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Year : 2016  |  Volume : 18  |  Issue : 85  |  Page : 283--287

Detection of auditory signals in quiet and noisy backgrounds while performing a visuo-spatial task

Department of Communication Sciences and Disorders, West Virginia University, Morgantown, WV, United States

Correspondence Address:
Dr. Vishakha W Rawool
Professor and Director of Graduate Studies in Audiology, Department of Communication Sciences and Disorders, West Virginia University, Morgantown, WV 26506-6122
United States
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Source of Support: None, Conflict of Interest: None

DOI: 10.4103/1463-1741.195801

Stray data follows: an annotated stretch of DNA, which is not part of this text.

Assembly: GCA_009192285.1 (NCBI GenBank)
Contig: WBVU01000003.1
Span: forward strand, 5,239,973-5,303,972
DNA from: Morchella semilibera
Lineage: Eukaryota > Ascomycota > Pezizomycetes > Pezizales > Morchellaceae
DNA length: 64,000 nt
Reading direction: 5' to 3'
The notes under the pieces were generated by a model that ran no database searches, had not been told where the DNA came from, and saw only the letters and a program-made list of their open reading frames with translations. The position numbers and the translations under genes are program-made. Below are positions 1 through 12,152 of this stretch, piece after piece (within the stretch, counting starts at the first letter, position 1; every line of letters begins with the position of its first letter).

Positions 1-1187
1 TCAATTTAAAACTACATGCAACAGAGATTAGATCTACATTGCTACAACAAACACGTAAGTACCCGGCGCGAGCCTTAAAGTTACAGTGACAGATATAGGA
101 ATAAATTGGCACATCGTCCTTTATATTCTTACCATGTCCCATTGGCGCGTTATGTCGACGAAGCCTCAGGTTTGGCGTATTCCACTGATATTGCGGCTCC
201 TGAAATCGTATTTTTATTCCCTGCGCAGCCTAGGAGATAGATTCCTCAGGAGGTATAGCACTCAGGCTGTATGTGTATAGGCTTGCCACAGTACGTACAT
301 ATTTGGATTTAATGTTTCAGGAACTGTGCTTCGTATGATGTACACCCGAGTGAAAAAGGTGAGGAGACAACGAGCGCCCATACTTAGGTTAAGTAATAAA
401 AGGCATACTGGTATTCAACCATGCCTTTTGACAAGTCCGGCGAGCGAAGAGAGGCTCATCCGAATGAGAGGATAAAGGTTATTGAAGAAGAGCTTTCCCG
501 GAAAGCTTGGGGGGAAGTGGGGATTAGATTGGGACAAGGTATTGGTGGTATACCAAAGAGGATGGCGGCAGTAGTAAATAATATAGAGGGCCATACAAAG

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Context: The ability to detect important auditory signals while performing visual tasks may be further compounded by background chatter. Thus, it is important to know how task performance may interact with background chatter to hinder signal detection. Aim: To examine any interactive effects of speech spectrum noise and task performance on the ability to detect signals. Settings and Design: The setting was a sound-treated booth. A repeated measures design was used. Materials and Methods: Auditory thresholds of 20 normal adults were determined at 0.5, 1, 2 and 4 kHz in the following conditions presented in a random order: (1) quiet with attention; (2) quiet with a visuo-spatial task or puzzle (distraction); (3) noise with attention and (4) noise with task. Statistical Analysis: Multivariate analyses of variance (MANOVA) with three repeated factors (quiet versus noise, visuo-spatial task versus no task, signal frequency). Results: MANOVA revealed significant main effects for noise and signal frequency and significant noise–frequency and task–frequency interactions. Distraction caused by performing the task worsened the thresholds for tones presented at the beginning of the experiment and had no effect on tones presented in the middle. At the end of the experiment, thresholds (4 kHz) were better while performing the task than those obtained without performing the task. These effects were similar across the quiet and noise conditions. Conclusion: Detection of auditory signals is difficult at the beginning of a distracting visuo-spatial task but over time, task learning and auditory training effects can nullify the effect of distraction and may improve detection of high frequency sounds.


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